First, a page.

Midnight Oil

[Powderworks] NMOC - Enemies of Sustainability

Kate Parker Adams kate at dnki.net
Wed Oct 6 13:35:29 MDT 2004

When I was growing up, hunting and fishing often meant the difference
between having food and not having food.  While there are few areas so
isolated (save Alaska) that grocery delivery to local stores isn't fairly
regular, there is also the issue of having money to buy groceries.  There is
also a barter trade involved, as I would babysit for venison and the my
parents would give me cash, etc.

Sure, scavenging berries is possible at certain times of summer, as is
gathering other types of wild crops or gardening or picking berries or fruit
or nuts for cash.  It is difficult to think of any sort of food that can be
grown or found in the winter other than what you can hunt or fish for.  In
an urban setting, I have seen a fair number of immigrant families gathering
up river fish like carp and herring to supplement their diet.

I don't understand people who spend megabucks on high-powered rifles and
equipment, lash what they kill to their new $30,000+ pickup, then take it to
a butcher to clean and prepare little food packs for the freezer.  More than
a little too automated for my taste, as well as a waste of money. If a .22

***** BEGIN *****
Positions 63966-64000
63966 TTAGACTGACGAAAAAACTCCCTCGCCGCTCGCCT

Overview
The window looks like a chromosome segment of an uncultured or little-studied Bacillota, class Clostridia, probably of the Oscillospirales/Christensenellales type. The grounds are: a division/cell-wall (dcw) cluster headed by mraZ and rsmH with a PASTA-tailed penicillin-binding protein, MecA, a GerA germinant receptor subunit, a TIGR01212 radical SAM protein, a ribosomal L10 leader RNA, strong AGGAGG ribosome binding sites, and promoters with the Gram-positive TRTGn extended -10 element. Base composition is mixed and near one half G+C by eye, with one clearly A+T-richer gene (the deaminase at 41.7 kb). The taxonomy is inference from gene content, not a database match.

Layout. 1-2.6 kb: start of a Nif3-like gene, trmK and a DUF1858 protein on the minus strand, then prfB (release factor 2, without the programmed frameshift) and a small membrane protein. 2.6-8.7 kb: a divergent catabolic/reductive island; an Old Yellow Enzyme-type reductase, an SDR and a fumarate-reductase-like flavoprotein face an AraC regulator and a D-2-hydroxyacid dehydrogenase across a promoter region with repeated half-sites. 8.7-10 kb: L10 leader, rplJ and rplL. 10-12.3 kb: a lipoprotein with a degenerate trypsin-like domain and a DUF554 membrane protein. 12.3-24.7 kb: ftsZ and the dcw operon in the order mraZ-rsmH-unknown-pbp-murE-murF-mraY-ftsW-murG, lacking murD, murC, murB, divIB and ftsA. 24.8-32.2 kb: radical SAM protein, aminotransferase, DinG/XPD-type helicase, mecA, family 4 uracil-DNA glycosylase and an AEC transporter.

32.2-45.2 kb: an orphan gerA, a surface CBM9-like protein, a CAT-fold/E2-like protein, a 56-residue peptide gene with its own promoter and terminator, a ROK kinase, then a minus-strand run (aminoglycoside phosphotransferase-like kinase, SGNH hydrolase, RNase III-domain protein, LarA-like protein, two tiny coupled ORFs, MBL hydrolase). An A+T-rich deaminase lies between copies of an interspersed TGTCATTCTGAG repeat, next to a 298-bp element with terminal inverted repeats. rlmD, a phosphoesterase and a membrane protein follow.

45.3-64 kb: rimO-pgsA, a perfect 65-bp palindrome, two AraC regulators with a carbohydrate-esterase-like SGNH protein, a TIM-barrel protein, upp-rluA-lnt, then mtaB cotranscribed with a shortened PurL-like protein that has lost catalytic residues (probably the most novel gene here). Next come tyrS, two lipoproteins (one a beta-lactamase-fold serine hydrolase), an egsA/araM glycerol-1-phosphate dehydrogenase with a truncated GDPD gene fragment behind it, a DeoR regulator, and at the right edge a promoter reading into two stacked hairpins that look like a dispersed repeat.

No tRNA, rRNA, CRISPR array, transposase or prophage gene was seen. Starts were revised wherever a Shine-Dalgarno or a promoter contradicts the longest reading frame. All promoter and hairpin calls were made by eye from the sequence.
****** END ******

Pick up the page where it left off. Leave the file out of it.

rifle, a shotgun, or a nylon line isn't going to do it and I ain't hungry, I
don't see the point.  I'd far rather head out with a camera.  I know a
number of those raised to hunt who now use a high-powered 36mm instead of a
12-guage, even if they strap on a bow for credibility (and, sometimes,
self-defense).  One old friend, now an editor at a rural paper, told me he
takes the camera and joins up with a hunting party.  He gets all the elk and
deer he can eat in exchange for the photos.

There are reasons people hunt and are driven to hunt, and we can't forget
those.  I have never met a vegan-activist-animal rights type who was other
than urban or suburban and could even begin to understand survival hunting
in the "developed" world and that is why I feel compelled to set things
straight about the necessity for some to kill and eat animals.  If you have
a stark choice between letting your kids go hungry or killing something,
what is the ethical choice then?  And don't lets start on "alternatives" for
"those people" because if there were any when I was growing up, my mom would
have happily put down her .22 and her gutting knife and exploted them (and
did when we moved to more urban areas where there were alternatives when
money and food ran low).  There are issues of food distribution like Mike
mentioned or like I have experienced that cannot be ignored.  We should not,
however, use them to excuse stupidity of excess in the name of instinct or
human nature or even sport.


-----Original Message-----
From: powderworks-bounces at cs-lists.cs.colorado.edu
[mailto:powderworks-bounces at cs-lists.cs.colorado.edu]On Behalf Of
Michael Blackwood
Sent: Wednesday, October 06, 2004 9:13 AM
To: the_oil_fish at yahoo.ca; powderworks at cs-lists.cs.colorado.edu;
julian at monkeyfamily.freeserve.co.uk
Subject: RE: [Powderworks] NMOC - Enemies of Sustainability

Bruce wrote:

>PS: Julian, isn't an ethical society one which also places a premium value
>on the dignity and >availability of meaningful work? I'm not disagreeing
>with you about treating animals well, >but "finding a balance is a very